4. Chen, Q.-Y.; Chaturvedi, P. R.; Luesch, H. “Process Development and Scale-up Total Synthesis of Largazole, a Potent Class I Histone Deacetylase Inhibitor” Process Res. Dev. 2018, 22, 190–199.
  5. Cai, W.; Salvador-Reyes, L. A.; Zhang, W.; Chen, Q.-Y.; Matthew, S.; Ratnayake, R.; Seo, S. J.; Dolles, S.; Gibson, D. J.; Paul, V. J.; Luesch, H. “Apratyramide, a Marine-Derived Peptidic Stimulator of VEGF-A and Other Growth Factors with Potential Application in Wound Healing” ACS Chem. Biol. 2018, 13, 91–99.
  6. Cai, W.; Chen, Q.-Y.; Dang, L. H.; Luesch, H. “Apratoxin S10, a Dual Inhibitor of Angiogenesis and Cancer Cell Growth To Treat Highly Vascularized Tumors” ACS Med. Chem. Lett. 2017, 18, 1007–1012.
  7. Wu, P.; Cai, W.; Chen, Q.-Y.; Xu, S.; Yin, R.; Li, Y.; Zhang, W.; Luesch, H. “Total Synthesis and Biological Evaluation of Apratoxin E and Its C30 Epimer: Configurational Reassignment of the Natural Product” Lett. 2016, 18, 5400–5403.
  8. Gunasekera, S. P.; Li, Y.; Ratnayake, R.; Luo, D.; Lo, J.; Reibenspies, J. H.; Xu, Z.; Clare-Salzler, M. J.; Ye, T.; Paul, V. J.; Luesch, H. “Discovery, Total Synthesis and Key Structural Elements for the Immunosuppressive Activity of Cocosolide, a Symmetrical Glycosylated Dimer from Marine Cyanobacteria” Eur. J. 2016, 22, 8158–8166.
  9. Luo, D.; Chen, Q.-Y.; Luesch, H. “Total Synthesis of the Potent Marine-Derived Elastase Inhibitor Lyngbyastatin 7 and in Vitro Biological Evaluation in Model Systems for Pulmonary Diseases” Org. Chem. 2016, 81, 532–544.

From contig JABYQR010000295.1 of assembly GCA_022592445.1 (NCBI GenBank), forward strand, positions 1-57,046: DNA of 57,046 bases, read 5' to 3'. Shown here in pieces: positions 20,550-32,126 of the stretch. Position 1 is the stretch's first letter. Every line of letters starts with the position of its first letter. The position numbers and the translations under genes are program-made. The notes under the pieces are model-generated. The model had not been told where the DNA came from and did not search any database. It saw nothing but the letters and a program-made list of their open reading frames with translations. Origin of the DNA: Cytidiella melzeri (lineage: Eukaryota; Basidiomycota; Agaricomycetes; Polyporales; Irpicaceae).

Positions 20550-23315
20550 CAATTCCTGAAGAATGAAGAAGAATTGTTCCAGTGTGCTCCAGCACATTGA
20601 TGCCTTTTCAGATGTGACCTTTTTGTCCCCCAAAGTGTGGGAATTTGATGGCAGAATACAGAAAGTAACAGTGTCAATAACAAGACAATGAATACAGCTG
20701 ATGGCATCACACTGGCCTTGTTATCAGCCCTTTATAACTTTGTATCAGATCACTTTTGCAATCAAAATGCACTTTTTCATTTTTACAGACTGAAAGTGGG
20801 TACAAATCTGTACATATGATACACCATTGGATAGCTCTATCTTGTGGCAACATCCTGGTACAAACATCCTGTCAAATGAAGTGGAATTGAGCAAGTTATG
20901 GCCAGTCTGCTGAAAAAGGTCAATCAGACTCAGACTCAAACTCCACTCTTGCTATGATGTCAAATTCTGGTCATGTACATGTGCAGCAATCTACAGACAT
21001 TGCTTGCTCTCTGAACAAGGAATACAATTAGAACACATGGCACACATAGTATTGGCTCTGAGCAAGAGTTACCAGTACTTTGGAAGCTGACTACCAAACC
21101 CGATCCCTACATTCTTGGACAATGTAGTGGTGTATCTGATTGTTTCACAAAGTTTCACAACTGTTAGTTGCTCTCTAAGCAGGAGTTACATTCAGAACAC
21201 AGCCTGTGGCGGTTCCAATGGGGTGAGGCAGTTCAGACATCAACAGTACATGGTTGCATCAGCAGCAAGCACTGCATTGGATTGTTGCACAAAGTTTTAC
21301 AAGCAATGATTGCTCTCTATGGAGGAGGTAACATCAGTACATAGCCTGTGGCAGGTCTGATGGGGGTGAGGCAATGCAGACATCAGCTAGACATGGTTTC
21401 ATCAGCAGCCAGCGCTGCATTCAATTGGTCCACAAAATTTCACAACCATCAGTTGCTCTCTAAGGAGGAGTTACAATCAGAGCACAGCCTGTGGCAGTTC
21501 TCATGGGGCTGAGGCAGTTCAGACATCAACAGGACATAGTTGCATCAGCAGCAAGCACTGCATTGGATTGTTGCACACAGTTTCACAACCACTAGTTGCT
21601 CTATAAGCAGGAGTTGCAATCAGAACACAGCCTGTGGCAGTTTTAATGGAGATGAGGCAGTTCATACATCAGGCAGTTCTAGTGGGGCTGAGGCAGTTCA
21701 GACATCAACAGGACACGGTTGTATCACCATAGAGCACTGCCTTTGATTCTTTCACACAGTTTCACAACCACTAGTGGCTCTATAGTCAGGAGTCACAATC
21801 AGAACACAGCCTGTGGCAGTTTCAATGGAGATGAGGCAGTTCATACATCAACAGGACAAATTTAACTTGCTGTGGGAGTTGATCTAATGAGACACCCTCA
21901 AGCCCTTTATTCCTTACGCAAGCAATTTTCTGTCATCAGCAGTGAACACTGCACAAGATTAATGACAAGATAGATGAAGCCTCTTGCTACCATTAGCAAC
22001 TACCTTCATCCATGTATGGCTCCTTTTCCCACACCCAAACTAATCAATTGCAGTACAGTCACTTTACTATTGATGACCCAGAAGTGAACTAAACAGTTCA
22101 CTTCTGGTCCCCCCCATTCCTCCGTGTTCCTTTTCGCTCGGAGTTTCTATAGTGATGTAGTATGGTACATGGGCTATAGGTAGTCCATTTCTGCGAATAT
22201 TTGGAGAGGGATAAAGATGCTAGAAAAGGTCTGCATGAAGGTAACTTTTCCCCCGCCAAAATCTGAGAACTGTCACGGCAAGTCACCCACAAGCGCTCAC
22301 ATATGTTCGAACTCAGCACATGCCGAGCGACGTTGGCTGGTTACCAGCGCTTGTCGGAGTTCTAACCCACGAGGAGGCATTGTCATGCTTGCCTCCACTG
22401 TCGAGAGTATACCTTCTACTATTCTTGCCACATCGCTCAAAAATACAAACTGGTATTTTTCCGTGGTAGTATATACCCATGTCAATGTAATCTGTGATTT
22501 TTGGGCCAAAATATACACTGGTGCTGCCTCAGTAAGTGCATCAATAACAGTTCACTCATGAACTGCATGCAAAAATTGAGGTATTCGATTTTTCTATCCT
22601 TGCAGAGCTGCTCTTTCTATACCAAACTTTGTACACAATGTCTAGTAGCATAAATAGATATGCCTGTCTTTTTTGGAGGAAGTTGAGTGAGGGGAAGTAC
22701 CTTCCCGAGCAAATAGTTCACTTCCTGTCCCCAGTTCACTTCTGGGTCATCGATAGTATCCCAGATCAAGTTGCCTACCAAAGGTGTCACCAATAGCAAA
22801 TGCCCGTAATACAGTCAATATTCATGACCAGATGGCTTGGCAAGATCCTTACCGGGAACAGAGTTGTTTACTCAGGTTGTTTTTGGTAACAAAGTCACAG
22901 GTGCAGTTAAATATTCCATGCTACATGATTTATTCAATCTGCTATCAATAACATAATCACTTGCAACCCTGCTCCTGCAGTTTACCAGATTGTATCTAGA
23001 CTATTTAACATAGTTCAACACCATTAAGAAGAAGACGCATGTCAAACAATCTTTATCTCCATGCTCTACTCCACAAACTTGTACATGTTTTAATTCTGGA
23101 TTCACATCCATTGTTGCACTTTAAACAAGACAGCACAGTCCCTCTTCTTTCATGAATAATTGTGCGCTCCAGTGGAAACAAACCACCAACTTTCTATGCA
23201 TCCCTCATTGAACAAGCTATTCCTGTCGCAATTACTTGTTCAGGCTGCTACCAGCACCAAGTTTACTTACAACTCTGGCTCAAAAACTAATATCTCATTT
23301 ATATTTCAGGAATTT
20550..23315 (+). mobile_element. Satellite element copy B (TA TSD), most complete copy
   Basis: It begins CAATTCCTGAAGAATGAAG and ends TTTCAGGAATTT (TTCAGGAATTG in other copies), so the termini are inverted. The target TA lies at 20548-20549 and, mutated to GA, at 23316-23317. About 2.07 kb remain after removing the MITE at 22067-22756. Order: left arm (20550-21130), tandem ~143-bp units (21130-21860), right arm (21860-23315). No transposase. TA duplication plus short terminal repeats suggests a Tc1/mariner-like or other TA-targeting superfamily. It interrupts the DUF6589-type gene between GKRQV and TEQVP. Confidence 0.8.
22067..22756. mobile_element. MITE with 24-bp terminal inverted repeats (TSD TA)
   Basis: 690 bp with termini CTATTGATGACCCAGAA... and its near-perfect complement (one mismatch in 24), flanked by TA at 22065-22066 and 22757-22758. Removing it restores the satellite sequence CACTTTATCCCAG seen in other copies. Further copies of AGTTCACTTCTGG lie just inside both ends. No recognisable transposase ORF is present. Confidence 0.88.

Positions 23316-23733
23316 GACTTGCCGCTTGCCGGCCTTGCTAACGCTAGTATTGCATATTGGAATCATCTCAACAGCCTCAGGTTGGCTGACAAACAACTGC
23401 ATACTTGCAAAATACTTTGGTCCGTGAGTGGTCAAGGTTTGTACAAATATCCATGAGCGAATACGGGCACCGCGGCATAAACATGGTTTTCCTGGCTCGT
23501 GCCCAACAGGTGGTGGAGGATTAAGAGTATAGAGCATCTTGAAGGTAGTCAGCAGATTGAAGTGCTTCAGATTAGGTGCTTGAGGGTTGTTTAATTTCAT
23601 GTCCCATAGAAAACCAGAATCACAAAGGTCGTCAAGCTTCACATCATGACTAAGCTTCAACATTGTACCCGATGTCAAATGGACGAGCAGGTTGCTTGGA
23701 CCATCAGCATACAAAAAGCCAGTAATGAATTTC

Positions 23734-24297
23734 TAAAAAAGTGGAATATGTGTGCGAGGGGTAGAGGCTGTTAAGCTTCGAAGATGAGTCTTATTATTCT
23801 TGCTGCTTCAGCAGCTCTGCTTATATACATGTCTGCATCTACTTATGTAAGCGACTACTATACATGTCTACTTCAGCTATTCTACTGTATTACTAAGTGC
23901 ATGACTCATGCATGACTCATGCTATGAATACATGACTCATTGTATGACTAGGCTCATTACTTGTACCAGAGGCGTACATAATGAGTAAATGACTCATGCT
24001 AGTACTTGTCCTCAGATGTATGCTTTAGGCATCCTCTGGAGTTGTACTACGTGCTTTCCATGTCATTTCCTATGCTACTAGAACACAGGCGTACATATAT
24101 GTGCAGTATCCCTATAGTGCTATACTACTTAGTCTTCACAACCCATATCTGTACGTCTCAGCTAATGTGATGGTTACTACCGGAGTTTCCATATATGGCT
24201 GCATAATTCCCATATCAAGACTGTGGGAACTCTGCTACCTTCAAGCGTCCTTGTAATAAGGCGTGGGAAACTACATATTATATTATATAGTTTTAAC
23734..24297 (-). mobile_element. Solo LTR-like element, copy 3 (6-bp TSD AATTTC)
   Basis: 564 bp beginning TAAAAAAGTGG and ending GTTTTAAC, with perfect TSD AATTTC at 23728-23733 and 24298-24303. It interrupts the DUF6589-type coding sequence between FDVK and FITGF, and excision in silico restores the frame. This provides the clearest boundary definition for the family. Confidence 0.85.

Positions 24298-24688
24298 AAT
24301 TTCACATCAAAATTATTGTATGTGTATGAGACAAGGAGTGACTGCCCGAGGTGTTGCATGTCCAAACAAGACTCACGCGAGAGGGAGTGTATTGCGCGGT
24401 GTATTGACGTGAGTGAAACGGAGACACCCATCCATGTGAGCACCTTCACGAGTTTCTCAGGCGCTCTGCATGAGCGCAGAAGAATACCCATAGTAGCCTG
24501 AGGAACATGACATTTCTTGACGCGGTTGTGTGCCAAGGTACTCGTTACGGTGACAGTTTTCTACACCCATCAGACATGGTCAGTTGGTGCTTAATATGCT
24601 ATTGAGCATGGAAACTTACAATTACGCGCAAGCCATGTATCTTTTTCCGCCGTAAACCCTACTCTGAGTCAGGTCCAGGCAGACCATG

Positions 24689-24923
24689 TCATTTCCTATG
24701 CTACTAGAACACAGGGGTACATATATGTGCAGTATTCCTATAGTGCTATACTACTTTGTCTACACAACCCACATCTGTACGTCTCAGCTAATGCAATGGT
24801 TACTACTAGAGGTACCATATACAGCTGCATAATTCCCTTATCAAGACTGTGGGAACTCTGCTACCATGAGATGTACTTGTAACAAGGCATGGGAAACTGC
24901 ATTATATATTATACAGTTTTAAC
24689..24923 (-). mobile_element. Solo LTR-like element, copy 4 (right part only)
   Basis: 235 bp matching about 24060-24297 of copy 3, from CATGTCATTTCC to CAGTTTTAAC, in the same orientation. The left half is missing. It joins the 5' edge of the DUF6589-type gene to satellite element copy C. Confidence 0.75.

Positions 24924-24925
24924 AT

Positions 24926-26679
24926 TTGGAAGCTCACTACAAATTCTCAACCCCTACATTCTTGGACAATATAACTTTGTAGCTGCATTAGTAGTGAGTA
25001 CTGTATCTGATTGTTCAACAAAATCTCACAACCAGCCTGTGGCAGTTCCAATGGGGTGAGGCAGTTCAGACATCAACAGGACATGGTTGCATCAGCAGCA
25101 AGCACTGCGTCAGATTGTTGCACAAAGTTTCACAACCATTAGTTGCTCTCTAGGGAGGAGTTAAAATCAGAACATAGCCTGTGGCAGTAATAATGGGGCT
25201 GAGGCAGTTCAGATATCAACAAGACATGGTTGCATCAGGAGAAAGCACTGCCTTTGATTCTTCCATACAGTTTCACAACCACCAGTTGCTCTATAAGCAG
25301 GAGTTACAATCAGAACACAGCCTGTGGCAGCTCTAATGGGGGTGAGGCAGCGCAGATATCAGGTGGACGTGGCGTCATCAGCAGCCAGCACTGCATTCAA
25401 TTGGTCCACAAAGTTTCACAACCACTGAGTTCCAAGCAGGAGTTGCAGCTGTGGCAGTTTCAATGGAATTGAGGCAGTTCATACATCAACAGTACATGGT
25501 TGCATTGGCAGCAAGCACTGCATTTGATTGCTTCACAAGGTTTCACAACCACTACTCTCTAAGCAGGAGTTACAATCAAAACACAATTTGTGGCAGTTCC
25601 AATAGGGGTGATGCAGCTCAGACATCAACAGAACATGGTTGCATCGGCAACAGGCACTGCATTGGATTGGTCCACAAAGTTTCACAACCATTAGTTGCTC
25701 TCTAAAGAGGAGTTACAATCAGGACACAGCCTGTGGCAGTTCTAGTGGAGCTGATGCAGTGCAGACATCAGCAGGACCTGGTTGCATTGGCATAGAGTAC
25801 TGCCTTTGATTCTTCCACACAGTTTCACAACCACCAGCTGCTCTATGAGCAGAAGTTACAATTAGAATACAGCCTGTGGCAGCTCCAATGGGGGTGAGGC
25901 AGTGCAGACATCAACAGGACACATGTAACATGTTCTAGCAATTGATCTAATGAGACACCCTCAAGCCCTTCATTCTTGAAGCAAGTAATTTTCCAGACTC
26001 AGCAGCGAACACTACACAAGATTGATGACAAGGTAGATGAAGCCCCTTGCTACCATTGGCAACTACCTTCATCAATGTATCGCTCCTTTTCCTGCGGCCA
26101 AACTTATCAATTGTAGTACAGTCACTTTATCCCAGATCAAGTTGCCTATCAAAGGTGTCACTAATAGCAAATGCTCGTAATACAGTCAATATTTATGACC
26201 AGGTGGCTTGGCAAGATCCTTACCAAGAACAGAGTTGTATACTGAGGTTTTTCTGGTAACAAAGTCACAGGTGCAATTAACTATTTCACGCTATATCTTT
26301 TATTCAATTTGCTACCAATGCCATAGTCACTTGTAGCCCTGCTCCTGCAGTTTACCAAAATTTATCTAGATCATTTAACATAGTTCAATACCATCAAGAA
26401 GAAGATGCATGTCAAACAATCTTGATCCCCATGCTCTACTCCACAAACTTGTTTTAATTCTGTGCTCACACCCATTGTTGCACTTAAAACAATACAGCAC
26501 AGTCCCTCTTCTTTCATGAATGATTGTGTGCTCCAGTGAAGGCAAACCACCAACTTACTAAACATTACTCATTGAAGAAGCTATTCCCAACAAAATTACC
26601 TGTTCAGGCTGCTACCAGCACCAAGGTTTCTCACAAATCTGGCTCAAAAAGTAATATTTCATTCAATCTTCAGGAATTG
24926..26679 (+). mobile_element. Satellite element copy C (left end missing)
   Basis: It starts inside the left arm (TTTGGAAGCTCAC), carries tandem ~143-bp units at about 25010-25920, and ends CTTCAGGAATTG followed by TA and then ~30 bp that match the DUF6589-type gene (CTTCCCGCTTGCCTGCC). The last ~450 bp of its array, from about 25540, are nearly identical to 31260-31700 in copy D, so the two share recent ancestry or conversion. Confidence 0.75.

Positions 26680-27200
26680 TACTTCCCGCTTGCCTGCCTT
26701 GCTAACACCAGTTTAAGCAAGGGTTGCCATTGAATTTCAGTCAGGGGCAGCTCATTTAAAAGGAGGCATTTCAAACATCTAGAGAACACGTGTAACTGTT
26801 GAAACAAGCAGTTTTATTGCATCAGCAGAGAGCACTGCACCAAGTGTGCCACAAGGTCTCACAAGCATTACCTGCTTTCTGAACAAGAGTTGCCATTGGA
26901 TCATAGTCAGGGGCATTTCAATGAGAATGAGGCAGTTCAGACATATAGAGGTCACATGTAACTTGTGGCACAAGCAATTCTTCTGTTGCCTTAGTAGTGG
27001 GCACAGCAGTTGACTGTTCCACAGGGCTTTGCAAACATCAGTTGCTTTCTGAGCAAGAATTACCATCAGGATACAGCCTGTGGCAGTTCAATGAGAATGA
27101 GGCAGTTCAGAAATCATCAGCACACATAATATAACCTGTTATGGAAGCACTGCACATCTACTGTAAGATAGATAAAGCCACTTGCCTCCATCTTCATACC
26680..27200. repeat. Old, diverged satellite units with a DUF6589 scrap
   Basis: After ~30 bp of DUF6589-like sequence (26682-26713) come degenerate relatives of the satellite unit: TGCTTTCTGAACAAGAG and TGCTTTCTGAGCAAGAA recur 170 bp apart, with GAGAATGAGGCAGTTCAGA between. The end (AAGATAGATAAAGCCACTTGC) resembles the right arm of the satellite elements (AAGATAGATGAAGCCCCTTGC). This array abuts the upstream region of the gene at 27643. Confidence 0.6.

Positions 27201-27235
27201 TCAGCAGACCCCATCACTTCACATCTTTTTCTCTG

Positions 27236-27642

10. Kim, B.; Park, H.; Salvador, L. A.; Serrano, P. E.; Kwan, J. C.; Zeller, S. L.; Chen, Q.-Y.; Ryu, S.; Liu, Y.; Byeon, S.; Luesch, H.; Hong, J. “Evaluation of Class I HDAC Isoform Selectivity of Largazole Analogues” Med. Chem. Lett. 2014, 24, 3728‒3731.
  11. Salvador, L. A.; Park, H.; Al-Awadhi, F. H.; Liu, Y.; Kim, B.; Zeller, S. L.; Chen, Q.-Y.; Hong, J.; Luesch, H. “Modulation of Activity Profiles for Largazole-Based HDAC Inhibitors through Alteration of Prodrug Properties” ACS Med. Chem. Lett. 2014, 5, 905‒910.
  12. Chen, Q.-Y.; Liu, Y.; Cai, W.; Luesch, H. “Improved Total Synthesis and Biological Evaluation of Potent Apratoxin S4 Based Anticancer Agents with Differential Stability and Further Enhanced Activity” Med. Chem. 2014, 57, 3011‒3029.
  13. Yu, M.; Salvador, L. A.; Sy, S. K. B.; Tang, Y.; Singh, R. S. P.; Chen, Q.-Y.; Liu, Y.; Hong, J.; Derendorf, H.; Luesch, H. “Largazole Pharmacokinetics in Rats by LC-MS/MS” Drugs 2014, 12, 1623‒1640.
  14. Liu, H.; Liu, Y.; Wang, Z.; Xing, X.; Maguire, A. R.; Luesch, H.; Zhang, H.; Xu, Z.; Ye, T. “Total Synthesis and Biological Evaluation of Grassypeptolide A” Eur. J. 2013, 19, 6774‒6784.
  15. Hong, J.; Luesch, H. “Largazole: From Discovery to Broad-Spectrum Therapy” Prod. Rep. 2012, 29, 449‒456.
  16. Chen, Q.-Y.; Liu, Y.; Luesch, H. “Systematic Chemical Mutagenesis Identifies a Potent Novel Apratoxin A/E Hybrid with Improved in Vivo Antitumor Activity” ACS Med. Chem. Lett. 2011, 2, 861‒865.
  17. Lee, S.-U.; Kwak, H. B.; Pi, S.-H.; You, H.-K.; Byeon, S. R.; Ying, Y.; Luesch, H.; Hong, J.; Kim, S. H. “In Vitro and In Vivo Osteogenic Activity of Largazole” ACS Med. Chem. Lett. 2011, 2, 248‒251.
  18. Liu, Y.; Salvador, L. A.; Byeon, S.; Ying, Y.; Kwan, J. C.; Law, B. K.; Hong, J.; Luesch, H. “Anticolon Cancer Activity of Largazole, a Marine-Derived Tunable Histone Deacetylase Inhibitor” Pharmacol. Exp. Ther. 2010, 335, 351–361.
  19. Ying, Y.; Liu, Y.; Byeon, S. R.; Kim, H.; Luesch, H.; Hong, J. “Synthesis and Activity of Largazole Analogues with Linker and Macrocycle Modification” Lett. 2008, 10, 4021–4024.
  20. Ying, Y.; Taori, K.; Kim, H.; Hong, J.; Luesch, H. “Total Synthesis and Molecular Target of Largazole, a Histone Deacetylase Inhibitor” Am. Chem. Soc. 2008, 130, 8455–8459.